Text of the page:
Canada-Honduras Economic Growth and Prosperity Act
Mr. Speaker, I am pleased to rise today in this House for my first speech of 2014, and welcome all my colleagues back, to speak about the Canada-Honduras free trade agreement.
This agreement represents yet another important step in the diversification of our trade relationships around the world and our efforts to find new markets and to grow markets for Canadian goods and services.
The priority of our government has been focused on opportunity and prosperity for Canadian families. This begins and ends with ensuring that our producers and firms have new markets to trade their wares. Trade leads to employment and prosperity for Canadian families. Whether in the towns of Bowmanville, Port Perry or Uxbridge in my riding or indeed in the cities and towns across the country, families are made stronger by the simple fact that mom or dad can find meaningful employment if they want to be engaged in the workplace.
Canadian exports already account for an astonishing one in five Canadian jobs. More than 40,000 Canadian companies are global exporters. Canadian companies and their innovative products are leaders in sectors ranging from aerospace, transportation and agriculture to information and communications technology.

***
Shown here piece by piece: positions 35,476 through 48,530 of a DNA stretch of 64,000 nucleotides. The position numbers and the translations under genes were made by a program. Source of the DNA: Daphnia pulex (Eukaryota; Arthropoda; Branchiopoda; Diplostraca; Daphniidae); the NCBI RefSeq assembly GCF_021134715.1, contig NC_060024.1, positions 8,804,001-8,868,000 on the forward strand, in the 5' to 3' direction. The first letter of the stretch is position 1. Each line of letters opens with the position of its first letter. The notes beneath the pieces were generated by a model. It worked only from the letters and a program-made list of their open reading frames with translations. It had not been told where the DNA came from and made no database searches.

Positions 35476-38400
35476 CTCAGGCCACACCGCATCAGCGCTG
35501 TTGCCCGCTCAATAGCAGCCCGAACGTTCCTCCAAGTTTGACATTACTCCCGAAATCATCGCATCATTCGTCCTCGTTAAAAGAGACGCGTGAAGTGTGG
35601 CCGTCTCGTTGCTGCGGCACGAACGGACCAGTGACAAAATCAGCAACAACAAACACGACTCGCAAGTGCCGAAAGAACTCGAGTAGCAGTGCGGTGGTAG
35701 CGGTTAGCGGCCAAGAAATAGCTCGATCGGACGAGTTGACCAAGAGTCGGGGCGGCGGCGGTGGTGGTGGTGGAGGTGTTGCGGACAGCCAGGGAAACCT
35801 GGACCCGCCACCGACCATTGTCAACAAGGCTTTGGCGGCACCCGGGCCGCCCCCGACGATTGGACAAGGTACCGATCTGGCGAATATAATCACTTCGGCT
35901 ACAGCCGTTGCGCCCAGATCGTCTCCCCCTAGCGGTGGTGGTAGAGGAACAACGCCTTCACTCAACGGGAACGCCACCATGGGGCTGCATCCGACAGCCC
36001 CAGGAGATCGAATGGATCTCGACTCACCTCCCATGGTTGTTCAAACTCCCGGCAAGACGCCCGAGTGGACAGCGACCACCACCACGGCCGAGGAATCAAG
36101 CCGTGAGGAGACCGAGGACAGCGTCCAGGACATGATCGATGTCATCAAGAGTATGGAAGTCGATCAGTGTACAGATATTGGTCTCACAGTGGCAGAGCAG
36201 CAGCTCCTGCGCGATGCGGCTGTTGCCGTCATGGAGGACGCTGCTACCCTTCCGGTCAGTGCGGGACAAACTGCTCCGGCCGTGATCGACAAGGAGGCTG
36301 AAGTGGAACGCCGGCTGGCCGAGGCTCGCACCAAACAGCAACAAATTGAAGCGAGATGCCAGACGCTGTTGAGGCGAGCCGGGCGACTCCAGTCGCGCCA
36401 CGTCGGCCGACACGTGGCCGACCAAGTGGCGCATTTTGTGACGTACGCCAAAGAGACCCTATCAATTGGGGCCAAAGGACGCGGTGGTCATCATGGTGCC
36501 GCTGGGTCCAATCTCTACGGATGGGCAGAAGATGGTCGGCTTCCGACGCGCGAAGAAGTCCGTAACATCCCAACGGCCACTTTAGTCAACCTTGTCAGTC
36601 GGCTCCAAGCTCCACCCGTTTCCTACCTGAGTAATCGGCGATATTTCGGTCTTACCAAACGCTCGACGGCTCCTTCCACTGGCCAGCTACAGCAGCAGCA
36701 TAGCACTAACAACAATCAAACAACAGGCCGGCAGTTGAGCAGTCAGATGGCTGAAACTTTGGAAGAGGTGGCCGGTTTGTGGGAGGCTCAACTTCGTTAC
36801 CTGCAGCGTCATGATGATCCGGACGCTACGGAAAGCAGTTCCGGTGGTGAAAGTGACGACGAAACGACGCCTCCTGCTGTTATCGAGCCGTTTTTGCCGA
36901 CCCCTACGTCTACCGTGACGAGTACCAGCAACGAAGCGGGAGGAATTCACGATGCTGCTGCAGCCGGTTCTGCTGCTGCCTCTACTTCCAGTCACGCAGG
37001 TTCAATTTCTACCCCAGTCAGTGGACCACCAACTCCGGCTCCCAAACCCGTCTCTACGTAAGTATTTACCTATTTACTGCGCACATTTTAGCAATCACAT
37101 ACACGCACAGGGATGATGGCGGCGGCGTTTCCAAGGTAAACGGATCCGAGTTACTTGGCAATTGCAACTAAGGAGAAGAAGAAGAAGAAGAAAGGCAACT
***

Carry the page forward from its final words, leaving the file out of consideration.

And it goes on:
With trade being critical to Canada’s prosperity, Canada has long been a key architect of international trade rules at the World Trade Organization, through the free trade agreement with the United States and ultimately with NAFTA. Our country relies upon strong international agreements and treaties to counter protectionism and keep global markets open for our employers.
We remain very engaged and positive about our most important trade relationship with the United States. Trade with the United States has been a defining part of the Canadian story. From north-south mercantile trade before Confederation to the national policy of Sir John A. to the free trade agreement signed by the Conservative government in 1988, trade with our American friends has brought prosperity to generations of Canadian families.
The need to diversify Canadian trade relationships has been raised for decades because of a growing dependence on trade with the U.S., and this need to diversify came into sharp focus with the global recession in 2008.